Constitutive secretion of transgene-encoded IgG2b autoantibodies leads to symptoms of autoimmune disease

M. Z. Radic, S. M. Ibrahim, J. Rauch, S. A. Camper, M. Weigert

Research output: Contribution to journalArticlepeer-review

23 Scopus citations

Abstract

Anti-DNA Ab are strictly regulated, except in autoimmunity, where they are expressed and may contribute to pathogenicity. To study constitutive anti- DNA Ab secretion in nonautoimmune mice, two anti-dsDNA H/L chain transgene combinations were constructed using an IgG2b C region with secretory but no transmembrane domain exons. One H/L combination, consisting of the V(H)3H9 H and V(K)4 L chain transgenes, was chosen to recreate 3H9, an autoantibody that originally arose in an autoimmune MRL/lpr mouse; the other paired a higher affinity variant of V(H)3H9, 56R, with the same V(K)4 L chain. Elevated titers of IgG2b along with normal levels of other isotypes were observed in transgene-positive mice, indicating that constitutive transgene- directed Ab secretion was achieved. Sera and hybridoma supernatants from V(H)3H9γ transgene-positive animals exhibited binding to dsDNA, ssDNA, and cardiolipin. Mice expressing the 56Rγ H chain and the V(K)4 L chain showed enhanced binding. Expression of the transgenes correlated with signs of autoimmune disease, including prolonged plasma clotting in vitro, and reduced litter size. The results suggest that even a single autoreactive H chain that escapes tolerance may suffice to induce features of autoimmune disease.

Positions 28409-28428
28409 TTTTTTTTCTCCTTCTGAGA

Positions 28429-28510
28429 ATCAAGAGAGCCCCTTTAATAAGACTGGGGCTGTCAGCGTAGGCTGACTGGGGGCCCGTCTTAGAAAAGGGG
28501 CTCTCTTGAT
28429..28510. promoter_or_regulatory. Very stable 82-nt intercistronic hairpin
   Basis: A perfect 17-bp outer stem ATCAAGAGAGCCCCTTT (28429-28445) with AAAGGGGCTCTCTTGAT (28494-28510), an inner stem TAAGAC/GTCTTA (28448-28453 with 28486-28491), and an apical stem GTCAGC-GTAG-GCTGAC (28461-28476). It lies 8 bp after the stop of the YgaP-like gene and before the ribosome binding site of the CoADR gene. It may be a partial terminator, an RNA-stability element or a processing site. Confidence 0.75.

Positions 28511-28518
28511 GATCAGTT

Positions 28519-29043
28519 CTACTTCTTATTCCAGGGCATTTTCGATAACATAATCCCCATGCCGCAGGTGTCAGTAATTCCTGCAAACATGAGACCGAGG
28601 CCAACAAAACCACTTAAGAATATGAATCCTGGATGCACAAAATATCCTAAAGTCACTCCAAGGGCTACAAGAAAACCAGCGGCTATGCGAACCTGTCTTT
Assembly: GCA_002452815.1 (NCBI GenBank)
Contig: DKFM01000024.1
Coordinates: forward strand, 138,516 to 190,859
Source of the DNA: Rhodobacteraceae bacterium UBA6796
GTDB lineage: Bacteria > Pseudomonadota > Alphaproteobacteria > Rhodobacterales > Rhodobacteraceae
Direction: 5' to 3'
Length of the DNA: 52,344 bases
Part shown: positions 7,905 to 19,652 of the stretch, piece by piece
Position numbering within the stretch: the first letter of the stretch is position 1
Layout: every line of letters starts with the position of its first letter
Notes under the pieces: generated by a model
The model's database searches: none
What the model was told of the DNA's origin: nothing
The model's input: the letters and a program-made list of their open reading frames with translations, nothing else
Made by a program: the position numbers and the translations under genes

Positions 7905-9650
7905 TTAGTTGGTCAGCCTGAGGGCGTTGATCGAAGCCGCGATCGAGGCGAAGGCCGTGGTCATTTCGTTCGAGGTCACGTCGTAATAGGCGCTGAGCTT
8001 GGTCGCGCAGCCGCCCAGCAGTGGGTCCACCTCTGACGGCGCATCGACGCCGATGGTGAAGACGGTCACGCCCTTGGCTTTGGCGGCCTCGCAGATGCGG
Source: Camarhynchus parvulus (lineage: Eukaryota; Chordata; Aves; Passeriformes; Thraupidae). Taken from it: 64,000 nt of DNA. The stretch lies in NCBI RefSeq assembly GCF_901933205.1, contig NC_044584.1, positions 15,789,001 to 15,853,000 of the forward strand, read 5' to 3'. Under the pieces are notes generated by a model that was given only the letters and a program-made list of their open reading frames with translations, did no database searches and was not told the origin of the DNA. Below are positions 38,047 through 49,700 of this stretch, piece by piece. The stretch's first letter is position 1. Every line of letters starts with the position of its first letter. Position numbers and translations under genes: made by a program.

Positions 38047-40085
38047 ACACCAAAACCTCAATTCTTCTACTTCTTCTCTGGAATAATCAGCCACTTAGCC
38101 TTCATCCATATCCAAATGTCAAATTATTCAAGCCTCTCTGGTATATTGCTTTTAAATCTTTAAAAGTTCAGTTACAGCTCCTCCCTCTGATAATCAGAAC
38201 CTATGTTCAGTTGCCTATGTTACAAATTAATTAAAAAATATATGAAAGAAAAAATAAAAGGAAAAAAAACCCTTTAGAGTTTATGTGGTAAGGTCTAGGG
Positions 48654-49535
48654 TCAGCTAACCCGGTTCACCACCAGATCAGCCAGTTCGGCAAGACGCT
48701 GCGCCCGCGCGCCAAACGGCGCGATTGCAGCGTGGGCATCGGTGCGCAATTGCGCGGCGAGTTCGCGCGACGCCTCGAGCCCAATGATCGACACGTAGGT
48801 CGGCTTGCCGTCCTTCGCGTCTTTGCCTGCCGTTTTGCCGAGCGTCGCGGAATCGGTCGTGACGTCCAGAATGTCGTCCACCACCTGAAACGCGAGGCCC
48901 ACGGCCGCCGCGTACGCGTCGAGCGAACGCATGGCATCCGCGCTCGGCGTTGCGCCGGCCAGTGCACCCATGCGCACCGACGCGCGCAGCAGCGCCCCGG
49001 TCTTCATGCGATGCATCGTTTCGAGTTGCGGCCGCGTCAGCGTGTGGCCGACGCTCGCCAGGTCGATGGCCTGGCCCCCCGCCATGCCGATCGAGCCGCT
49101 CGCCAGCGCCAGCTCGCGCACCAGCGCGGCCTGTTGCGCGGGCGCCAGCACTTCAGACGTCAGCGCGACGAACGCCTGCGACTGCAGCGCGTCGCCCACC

Original languageBritish English
Pages (from-to)3213-3222
Number of pages10
JournalJournal of Immunology
Volume155
Issue number6
StatePublished - 1995

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